Names and star designations of constellations.
All modern constellation names are Latin proper names or words, and some stars are named using the genitive, or sometimes the ablative [specify] of the constellation in which they are found. These are formed by using the usual rules of Latin grammar. Some examples include: Aries - Arietis; Taurus - Tauri; Gemini - Geminorum; Virgo - Virginis; Libra - Librae; Pisces - Piscium; Lepus - Leporis. In addition, all constellation names have a standard three-letter abbreviation assigned by the International Astronomical Union; for example, Aries becomes Ari, Pisces becomes Psc, Sagittarius becomes Sgr and Ursa Major becomes UMa.
Identification of stars within a given constellation includes use of Bayer designations such as Alpha Centauri, Flamsteed designations such as 61 Cygni, and variable star designations such as RR Lyrae. However, many fainter stars will just be given a catalog number designation (in each of various star catalogs) that does not incorporate the constellation name. Frequently, the abbreviated form of the constellation name is used in the star designation, e.g., Alpha Cen, 61 Cyg, RR Lyr.
For more information about star names, see star designations and the list of stars by constellation.
Constellation systems across the world.
In the Western world, the constellation of the northern hemisphere is traditionally divided into constellations based on those described by the Ancient Greeks. The first ancient Greek works which dealt with the constellations were books of star myths. The oldest of these was a poem composed by Hesiod in or around the eighth century BC, of which only fragments survive. The most complete existing works dealing with the mythical origins of the constellations are by the Hellenistic writer termed pseudo-Eratosthenes and an early Roman writer styled pseudo-Hyginus.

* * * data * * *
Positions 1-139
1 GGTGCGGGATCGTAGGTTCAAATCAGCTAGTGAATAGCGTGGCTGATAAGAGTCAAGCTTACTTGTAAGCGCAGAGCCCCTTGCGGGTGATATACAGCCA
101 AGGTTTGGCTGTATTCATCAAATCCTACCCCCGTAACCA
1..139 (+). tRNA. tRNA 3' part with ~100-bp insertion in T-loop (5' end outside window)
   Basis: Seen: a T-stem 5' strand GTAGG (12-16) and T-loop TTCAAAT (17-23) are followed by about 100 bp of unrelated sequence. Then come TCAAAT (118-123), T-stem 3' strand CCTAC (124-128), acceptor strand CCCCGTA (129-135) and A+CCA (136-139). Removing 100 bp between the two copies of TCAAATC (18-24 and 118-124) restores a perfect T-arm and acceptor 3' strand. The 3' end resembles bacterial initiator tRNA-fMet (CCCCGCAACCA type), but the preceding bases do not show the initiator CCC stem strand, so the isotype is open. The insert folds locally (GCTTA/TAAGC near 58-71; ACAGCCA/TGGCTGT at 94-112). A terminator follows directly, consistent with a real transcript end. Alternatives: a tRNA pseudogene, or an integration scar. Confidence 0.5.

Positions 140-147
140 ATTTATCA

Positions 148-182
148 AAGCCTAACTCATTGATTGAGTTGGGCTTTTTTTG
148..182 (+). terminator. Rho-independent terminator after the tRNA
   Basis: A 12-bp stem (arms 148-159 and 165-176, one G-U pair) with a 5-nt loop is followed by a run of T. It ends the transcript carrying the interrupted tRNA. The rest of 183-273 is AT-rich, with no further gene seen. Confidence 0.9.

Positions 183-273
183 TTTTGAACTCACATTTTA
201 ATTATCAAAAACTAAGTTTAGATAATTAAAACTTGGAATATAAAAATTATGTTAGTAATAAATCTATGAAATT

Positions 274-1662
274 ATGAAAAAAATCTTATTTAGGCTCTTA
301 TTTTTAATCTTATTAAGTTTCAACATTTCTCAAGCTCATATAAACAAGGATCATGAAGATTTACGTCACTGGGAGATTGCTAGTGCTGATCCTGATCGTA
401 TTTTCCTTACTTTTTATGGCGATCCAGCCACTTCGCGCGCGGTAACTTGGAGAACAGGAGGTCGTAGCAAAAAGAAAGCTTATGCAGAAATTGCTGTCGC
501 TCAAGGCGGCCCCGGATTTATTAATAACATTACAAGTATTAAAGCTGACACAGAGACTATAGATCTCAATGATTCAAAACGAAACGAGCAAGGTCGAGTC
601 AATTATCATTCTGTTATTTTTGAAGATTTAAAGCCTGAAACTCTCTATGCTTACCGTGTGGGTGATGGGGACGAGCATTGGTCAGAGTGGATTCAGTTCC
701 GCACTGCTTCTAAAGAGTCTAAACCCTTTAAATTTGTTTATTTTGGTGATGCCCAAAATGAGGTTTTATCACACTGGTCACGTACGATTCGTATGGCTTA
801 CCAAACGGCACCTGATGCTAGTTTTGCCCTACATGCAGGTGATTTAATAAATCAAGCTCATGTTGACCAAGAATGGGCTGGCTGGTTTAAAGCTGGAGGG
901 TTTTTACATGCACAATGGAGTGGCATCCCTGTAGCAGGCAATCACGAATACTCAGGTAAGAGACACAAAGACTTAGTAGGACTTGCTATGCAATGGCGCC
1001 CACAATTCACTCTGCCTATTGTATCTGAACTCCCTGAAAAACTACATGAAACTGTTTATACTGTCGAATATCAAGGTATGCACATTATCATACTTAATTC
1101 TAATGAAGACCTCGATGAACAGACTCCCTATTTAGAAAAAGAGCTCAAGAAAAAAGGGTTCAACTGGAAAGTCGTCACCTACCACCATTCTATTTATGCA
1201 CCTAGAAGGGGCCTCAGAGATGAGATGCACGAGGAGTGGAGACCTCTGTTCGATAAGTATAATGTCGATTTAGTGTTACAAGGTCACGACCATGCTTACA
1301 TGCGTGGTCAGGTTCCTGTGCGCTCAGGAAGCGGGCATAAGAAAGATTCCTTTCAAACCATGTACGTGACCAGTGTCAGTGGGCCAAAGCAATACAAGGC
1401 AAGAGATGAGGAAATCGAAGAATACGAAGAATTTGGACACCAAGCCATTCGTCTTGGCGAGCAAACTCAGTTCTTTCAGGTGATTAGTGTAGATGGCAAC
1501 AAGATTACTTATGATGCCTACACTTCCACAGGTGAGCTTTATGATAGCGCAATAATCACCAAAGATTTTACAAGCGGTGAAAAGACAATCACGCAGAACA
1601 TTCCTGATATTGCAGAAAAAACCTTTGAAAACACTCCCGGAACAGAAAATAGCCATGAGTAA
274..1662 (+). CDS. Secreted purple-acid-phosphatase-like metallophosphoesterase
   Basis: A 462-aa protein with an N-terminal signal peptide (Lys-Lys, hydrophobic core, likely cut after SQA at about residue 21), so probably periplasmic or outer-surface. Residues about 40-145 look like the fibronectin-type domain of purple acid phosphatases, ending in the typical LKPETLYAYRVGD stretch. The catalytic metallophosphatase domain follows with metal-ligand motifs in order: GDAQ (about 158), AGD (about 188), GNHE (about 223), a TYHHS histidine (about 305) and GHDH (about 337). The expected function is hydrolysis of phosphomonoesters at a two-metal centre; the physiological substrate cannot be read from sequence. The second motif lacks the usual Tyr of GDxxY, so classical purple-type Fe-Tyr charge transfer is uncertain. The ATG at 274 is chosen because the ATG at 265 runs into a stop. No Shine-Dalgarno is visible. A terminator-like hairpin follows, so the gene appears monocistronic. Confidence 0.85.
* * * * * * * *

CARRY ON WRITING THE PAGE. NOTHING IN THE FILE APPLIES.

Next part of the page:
In the 2nd century CE, the Greek astronomer Ptolemy described the constellations in great detail in his influential work the Almagest. The 48 constellations he described are still used by modern astronomers today.
Chinese constellations are different from the Western constellations due to the independent development of ancient Chinese astronomy, although there are also similarities. One difference is that the Chinese counterpart of the 12 western zodiac constellations is the 28 "Xiu" or "mansions" (a literal translation).
In Hindu/Vedic astronomy, the 12 zodiac constellations are called raasi's. The twelve raasi's along the ecliptic correspond directly to the twelve western star signs. These are however divided into 27 Nakshatras, or lunar houses.
Dark cloud constellations.
In the southern hemisphere, it is possible to discern dark patches in the Milky Way; and some cultures have discerned shapes in these patches and have given names to these 'dark cloud constellations'. Members of the Inca civilization identified various dark areas or dark nebulae in the Milky Way as animals, and associated their appearance with the seasonal rains. Australian Aboriginal astronomy also describes dark cloud constellations, the most famous being the "emu in the sky" whose head is formed by the Coalsack.